This position paper supports the consultation of the European Commission on the principles that should underpin Europe’s digital landscape and underlines elements that we believe are critical to realising the potential of digital cultural heritage for Europe’s future.
It is a joint position from the Europeana Foundation, Europeana Network Association, and Europeana Aggregators’ Forum.
The COVID 19 pandemic has accentuated societal issues and inequalities across countries, sectors and communities. It has clearly underlined the importance of digital access for Europe’s citizens, institutions and businesses, while also highlighting the deep digital divides that exist.
Access to, and the use of, digital services and platforms is no longer an innovation or a ‘nice to have’ - it is an essential resource for citizens and organisations, both public and commercial. Ensuring a level playing field to guarantee that access and use of digital technologies, for example by addressing the need for shared standards and interoperability of data and systems, is a necessity. It is clear that creating a strong digital foundation for all is not just more important than ever, but absolutely vital to Europe’s future.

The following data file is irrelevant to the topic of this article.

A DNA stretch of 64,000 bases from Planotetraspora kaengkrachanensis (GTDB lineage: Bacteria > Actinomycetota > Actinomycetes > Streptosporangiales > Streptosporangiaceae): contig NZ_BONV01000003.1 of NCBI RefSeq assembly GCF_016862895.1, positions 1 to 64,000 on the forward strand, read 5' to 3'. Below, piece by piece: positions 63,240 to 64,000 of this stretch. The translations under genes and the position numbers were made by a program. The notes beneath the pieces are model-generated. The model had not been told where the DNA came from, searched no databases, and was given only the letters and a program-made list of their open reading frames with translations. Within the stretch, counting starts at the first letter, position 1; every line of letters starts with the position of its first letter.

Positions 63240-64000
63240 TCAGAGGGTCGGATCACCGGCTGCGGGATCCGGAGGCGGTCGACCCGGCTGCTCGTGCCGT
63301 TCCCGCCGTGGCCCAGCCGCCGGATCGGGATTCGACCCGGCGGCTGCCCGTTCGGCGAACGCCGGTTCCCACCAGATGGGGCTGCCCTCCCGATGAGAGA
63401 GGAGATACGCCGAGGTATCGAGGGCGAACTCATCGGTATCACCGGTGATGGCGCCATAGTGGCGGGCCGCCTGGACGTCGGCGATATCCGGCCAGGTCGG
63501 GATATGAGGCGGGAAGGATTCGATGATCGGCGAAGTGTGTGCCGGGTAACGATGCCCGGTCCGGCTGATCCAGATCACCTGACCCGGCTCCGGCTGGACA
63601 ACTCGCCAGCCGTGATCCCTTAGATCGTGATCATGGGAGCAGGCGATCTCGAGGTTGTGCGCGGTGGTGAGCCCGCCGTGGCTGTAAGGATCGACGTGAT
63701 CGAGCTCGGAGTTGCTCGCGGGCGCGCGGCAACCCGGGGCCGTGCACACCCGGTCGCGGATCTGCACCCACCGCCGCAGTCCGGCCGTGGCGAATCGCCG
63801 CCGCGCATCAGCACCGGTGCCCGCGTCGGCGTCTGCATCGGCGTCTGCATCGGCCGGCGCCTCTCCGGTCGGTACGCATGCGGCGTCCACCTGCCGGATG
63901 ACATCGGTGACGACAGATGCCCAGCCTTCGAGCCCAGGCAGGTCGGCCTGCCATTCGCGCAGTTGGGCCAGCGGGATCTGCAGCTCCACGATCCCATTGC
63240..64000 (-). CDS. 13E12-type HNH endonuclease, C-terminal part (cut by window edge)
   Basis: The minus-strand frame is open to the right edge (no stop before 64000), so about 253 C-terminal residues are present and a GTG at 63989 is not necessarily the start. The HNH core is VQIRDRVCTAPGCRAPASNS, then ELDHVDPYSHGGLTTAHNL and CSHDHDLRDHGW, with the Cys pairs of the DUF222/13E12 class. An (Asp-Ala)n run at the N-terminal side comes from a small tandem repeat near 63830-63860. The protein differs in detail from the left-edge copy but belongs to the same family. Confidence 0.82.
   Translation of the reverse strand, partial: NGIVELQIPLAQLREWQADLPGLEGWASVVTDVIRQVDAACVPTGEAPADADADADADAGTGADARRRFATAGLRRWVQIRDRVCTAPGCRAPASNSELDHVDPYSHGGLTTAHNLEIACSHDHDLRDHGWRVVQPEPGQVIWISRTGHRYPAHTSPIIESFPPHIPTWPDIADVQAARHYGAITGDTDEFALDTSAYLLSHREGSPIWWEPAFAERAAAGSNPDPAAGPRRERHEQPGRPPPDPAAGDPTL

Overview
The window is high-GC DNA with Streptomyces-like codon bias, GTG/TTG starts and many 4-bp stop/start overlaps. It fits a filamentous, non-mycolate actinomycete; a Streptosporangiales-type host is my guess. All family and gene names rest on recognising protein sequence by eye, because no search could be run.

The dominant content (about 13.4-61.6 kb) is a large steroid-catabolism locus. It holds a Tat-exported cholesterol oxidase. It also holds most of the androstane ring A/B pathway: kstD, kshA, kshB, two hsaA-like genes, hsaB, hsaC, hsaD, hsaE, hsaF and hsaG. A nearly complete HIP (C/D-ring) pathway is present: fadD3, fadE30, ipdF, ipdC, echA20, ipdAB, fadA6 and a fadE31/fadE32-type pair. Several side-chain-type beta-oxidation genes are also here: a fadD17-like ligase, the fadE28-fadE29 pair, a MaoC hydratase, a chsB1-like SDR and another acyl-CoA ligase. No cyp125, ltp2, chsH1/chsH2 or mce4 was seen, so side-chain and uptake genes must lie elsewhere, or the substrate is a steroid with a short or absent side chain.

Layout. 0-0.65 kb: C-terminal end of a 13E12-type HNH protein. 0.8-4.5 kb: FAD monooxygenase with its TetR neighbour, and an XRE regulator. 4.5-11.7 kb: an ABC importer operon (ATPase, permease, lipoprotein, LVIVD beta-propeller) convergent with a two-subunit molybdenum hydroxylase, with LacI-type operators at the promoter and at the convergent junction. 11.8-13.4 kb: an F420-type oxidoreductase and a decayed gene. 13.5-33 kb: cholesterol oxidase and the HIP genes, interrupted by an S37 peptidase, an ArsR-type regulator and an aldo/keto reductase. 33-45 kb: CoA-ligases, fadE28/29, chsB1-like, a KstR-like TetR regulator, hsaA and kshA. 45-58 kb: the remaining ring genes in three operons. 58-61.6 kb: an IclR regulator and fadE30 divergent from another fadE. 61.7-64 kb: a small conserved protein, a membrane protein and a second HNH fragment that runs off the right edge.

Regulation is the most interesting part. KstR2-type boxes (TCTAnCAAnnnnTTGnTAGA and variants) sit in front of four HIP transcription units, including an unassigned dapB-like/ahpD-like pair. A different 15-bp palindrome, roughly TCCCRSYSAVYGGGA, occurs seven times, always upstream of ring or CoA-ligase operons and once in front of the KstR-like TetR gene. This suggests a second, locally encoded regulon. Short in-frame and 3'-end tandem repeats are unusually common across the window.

Importantly, we also now understand that the opportunities provided by digital technologies must be viewed in the context of the wider socio-economic challenges that society faces. For example, global issues such as climate change and digital technologies cannot be seen as belonging to separate realms, but rather as key areas of research, education, creativity and knowledge-sharing shared across many sectors and online. The internet has promised universal access to knowledge; the promotion of critical engagement with online content that fosters inclusivity, diversity and understanding is essential to shaping a more equitable society.
Europe’s current digital landscape challenges that ambition and potential.
Citizens, public organisations, civic initiatives and commercial enterprises have all become increasingly reliant on the services of a small number of for-profit media platforms. The resulting imbalance of power over the media landscape and public discourse has raised challenges around, and concerns on how to address issues such as privacy, misinformation, and biases.